I've blogged before about meta-analysis (some examples here, here, and here), but haven't really gone into detail about what exactly it is. It actually straddles the line between method and analysis. Meta-analysis is a set of procedures and analyses that allow you to take multiple studies on the same topic, and aggregate their results (using different statistical techniques to combine results).
Meta-analysis draws upon many of the different concepts I've covered so far this month. Aggregating across studies increases your sample size, maximizing power and providing a better estimate of the true effect (or set of effects). It's an incredibly time-intensive process, but it is incredibly rewarding and the results are very valuable for helping to understand (and come to a consensus on) an area of research and guide future research on the topic.
First of all, you gather every study you can find on a topic, including studies you ultimately might not include. And when I say every study, I mean every study. Not just journal articles but conference presentations, doctoral dissertations, unpublished studies, etc. Some of it you can find in article databases, but some of it you have to find by reaching out to people who are knowledgeable about an area or who have research published on that topic. You'd be surprised how many of them have another study on a topic they've been unable to publish (what we call the "file drawer problem" and relatedly, "publication bias"). The search then weeding through is a pretty intensive process. It helps to have a really clear idea of what you're looking for, and what aspects of a study might result in it being dropped from the meta-analysis.
Next, you would "code" the studies on different characteristics you think might be important. That is, even if you have very narrow criteria for including a study in your meta-analysis, there are going to be differences in how the study was conducted. Maybe the intervention used was slightly different across studies. Maybe the samples were drawn from college freshmen for some studies and community-dwelling adults in others. You decide which of these characteristics are important to examine, then create a coding scheme to pull that information from the articles. To make sure your coding scheme is clear, you'd want to have another person code independently with the same scheme and see if you get the same results. (Yes, this is one of the times I used Cohen's kappa in my research.)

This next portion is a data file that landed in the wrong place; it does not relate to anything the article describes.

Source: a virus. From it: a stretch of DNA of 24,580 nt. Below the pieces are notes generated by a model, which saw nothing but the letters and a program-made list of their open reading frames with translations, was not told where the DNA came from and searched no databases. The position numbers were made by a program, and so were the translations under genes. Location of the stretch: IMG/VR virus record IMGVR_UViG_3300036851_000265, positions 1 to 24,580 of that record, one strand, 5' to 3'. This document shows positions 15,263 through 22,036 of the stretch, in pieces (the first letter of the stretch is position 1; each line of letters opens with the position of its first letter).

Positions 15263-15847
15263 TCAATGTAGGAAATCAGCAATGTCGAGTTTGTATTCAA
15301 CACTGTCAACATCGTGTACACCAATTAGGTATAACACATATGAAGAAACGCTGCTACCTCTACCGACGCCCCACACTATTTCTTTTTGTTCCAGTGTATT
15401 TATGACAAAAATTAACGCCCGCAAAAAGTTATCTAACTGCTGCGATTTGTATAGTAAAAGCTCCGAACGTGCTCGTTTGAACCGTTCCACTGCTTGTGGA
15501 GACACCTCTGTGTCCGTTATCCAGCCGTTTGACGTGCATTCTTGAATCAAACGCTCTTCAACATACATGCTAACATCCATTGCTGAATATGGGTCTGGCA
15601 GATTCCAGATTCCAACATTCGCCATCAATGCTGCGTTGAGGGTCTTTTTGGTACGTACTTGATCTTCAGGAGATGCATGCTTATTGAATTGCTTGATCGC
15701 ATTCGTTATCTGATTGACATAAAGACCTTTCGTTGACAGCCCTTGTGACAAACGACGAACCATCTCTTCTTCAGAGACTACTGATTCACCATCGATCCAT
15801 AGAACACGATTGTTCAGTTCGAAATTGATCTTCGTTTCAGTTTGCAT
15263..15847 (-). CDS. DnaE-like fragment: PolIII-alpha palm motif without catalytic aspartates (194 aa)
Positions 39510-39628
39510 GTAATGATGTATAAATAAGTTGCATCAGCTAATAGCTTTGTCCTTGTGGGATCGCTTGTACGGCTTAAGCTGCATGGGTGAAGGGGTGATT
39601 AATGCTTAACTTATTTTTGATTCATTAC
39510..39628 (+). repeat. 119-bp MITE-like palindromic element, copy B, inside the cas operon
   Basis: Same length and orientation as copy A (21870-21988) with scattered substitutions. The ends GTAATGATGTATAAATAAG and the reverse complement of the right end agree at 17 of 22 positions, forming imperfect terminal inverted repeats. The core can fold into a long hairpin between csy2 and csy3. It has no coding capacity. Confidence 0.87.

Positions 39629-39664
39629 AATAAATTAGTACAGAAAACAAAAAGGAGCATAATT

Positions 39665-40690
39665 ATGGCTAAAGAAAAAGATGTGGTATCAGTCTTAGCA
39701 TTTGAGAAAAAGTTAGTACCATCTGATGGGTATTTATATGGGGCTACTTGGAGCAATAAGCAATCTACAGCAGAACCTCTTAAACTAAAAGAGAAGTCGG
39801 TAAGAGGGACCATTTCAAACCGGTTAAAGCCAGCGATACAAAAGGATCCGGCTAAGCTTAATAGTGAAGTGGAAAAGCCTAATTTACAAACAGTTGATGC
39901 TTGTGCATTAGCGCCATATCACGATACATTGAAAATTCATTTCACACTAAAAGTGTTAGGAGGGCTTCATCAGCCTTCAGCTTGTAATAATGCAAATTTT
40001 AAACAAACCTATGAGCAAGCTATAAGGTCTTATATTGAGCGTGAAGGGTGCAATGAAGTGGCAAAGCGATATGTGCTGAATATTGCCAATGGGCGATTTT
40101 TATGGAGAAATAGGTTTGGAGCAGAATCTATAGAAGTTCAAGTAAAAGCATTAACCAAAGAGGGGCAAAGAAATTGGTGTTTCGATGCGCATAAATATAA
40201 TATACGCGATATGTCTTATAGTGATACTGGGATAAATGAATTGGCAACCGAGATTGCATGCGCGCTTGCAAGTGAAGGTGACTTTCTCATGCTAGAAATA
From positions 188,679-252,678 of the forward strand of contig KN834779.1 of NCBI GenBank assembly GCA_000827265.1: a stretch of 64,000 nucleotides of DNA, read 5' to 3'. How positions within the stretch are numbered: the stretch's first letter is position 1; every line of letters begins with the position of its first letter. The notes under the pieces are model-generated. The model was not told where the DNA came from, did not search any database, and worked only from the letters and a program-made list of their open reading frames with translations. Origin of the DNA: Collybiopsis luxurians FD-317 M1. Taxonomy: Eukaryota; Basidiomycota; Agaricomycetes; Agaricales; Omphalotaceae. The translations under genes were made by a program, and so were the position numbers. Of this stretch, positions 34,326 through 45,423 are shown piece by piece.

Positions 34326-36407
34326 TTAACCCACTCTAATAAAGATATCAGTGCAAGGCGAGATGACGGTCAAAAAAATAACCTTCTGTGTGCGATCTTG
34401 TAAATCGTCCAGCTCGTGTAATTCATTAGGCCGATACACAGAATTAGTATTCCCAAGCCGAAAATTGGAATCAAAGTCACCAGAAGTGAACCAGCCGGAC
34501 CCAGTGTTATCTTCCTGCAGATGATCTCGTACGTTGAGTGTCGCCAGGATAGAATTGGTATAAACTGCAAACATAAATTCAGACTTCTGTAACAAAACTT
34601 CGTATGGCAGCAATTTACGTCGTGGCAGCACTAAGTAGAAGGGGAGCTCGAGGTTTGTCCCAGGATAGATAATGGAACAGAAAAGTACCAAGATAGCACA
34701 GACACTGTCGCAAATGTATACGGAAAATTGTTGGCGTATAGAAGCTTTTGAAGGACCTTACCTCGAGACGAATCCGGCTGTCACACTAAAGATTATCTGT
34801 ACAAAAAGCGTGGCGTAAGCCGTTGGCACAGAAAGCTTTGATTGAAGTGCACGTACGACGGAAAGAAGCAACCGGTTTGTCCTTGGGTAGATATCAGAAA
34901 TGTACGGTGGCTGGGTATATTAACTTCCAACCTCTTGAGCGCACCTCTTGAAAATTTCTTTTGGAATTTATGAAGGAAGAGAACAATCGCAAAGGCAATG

You would use the results of the study (the means/standard deviation, statistical analyses, etc.) to generate an effect size (or effect sizes) for the study. I'll talk more about this later, but basically an effect size allows you to take the results of the study and convert it to a standard metric. Even if the different studies you included in the meta-analysis examined the data in different ways, you can find a common metric so you can compare across studies. At this point, you might average these effect sizes together (using a weighted average - so studies with more people have more impact on the average than studies with fewer people), or you might use some of the characteristics you coded for to see if they have any impact on the effect size.
This is just an overview, of course. I could probably teach a full semester course on meta-analysis. (In fact, that's something I would love to do, since meta-analysis is one of my areas of expertise.) They're a lot of work, but also lots of fun: you get to read and code studies (don't ask me why but this is something I really enjoy doing), and you end up with tons of data to analyze (ditto). If you're interested in learning more about meta-analysis, I recommend starting with this incredible book:
It's a really straightforward, step-by-step approach to conducting a meta-analysis (giving attention to the statistical aspect but mostly focusing on the methods). For a more thorough introduction to the different statistical analyses you can conduct for meta-analysis, I highly recommend the work of Michael Borenstein.